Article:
I'm very discouraged because my chances of a swimming scholarship just went down the tube due to a shoulder injury. When they test me in the clinic, I have full motion and strength, but the power of my strokes is clearly less and my times are way off now. Is there some way to get a better test that will show my doctor these problems?
It's important to measure before and after results any time treatment is administered for orthopedic injuries. That's especially true with athletes who are eager to get back into the game. Orthopedic surgeons and physical therapists testing this patient group must make sure they are safe to return-to-sport at a competitive level. Avoiding reinjuries is one reason assessment of motion, strength, and function must be performed.
Whereas the surgeon might say the case has been successful because motion and strength are restored, the patient who can't return to sports play (swimming in your case) remains unhappy and feels the treatment was a failure.
Your own report that speed and endurance have not returned to normal is an important subjective (self-assessed) report of results. Providing a record of timed trials provides objective data (evidence) help your surgeon see that there's still a problem.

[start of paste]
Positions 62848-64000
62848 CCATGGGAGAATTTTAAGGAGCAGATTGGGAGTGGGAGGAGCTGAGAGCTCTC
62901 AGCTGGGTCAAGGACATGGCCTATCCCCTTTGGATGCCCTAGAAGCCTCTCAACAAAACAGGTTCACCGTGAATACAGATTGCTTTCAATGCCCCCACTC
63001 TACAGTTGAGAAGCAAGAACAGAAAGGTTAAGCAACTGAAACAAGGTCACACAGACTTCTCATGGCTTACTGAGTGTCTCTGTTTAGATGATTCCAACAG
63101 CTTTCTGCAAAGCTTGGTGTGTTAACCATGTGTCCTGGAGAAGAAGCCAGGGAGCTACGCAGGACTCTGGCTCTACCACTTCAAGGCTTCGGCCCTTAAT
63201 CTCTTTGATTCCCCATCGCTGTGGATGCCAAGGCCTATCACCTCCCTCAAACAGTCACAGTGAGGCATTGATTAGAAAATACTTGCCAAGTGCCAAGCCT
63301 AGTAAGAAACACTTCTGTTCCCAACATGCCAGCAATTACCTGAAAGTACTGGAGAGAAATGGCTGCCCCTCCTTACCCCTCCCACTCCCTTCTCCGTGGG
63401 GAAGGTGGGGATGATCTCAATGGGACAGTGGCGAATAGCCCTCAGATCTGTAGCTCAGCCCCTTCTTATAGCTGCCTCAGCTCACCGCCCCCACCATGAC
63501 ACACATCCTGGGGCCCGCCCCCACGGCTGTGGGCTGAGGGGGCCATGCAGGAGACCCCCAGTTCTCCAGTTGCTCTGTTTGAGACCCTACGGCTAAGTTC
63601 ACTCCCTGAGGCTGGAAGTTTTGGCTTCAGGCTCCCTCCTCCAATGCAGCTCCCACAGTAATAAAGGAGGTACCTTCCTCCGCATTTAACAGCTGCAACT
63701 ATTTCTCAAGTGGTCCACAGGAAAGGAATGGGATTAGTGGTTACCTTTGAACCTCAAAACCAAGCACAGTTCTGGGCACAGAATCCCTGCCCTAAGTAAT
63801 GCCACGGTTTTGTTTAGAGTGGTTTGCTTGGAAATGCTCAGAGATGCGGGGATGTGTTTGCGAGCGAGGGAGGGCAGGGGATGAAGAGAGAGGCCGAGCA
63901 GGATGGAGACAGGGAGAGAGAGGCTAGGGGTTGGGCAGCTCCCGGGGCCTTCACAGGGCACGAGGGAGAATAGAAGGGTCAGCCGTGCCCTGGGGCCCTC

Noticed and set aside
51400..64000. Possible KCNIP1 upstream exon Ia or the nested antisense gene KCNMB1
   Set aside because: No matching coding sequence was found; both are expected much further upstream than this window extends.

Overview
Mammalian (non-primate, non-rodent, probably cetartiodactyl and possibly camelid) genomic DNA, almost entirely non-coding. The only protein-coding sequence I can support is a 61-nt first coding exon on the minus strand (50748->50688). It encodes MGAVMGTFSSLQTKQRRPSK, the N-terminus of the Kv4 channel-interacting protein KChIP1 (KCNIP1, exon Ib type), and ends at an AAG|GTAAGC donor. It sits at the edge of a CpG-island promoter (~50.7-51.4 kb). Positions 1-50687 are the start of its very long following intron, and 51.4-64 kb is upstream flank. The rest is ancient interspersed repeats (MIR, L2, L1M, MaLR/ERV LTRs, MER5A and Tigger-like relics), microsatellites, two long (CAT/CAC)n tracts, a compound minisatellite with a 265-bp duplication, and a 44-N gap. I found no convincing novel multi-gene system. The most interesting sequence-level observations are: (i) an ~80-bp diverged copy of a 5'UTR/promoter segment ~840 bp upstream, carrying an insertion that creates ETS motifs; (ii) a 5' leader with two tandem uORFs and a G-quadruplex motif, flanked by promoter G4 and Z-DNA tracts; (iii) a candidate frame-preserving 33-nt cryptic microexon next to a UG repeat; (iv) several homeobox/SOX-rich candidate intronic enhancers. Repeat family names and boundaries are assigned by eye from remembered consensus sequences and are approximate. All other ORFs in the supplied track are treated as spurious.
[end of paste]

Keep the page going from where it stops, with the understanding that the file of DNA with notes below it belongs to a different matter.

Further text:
You may just need additional rehab to get back what you've lost in terms of strength and function. Start with a return follow-up visit with your surgeon and this new information and see what he or she recommends. There's no need to be satisfied with less than you expected until further evaluation is done.
Frank G. Alberta, MD, et al. The Development and Validation of a Functional Assessment Tool for the Upper Extremity in the Overhead Athlete. In The American Journal of Sports Medicine. May 2010. Vol. 38. No. 5. Pp. 903-911.
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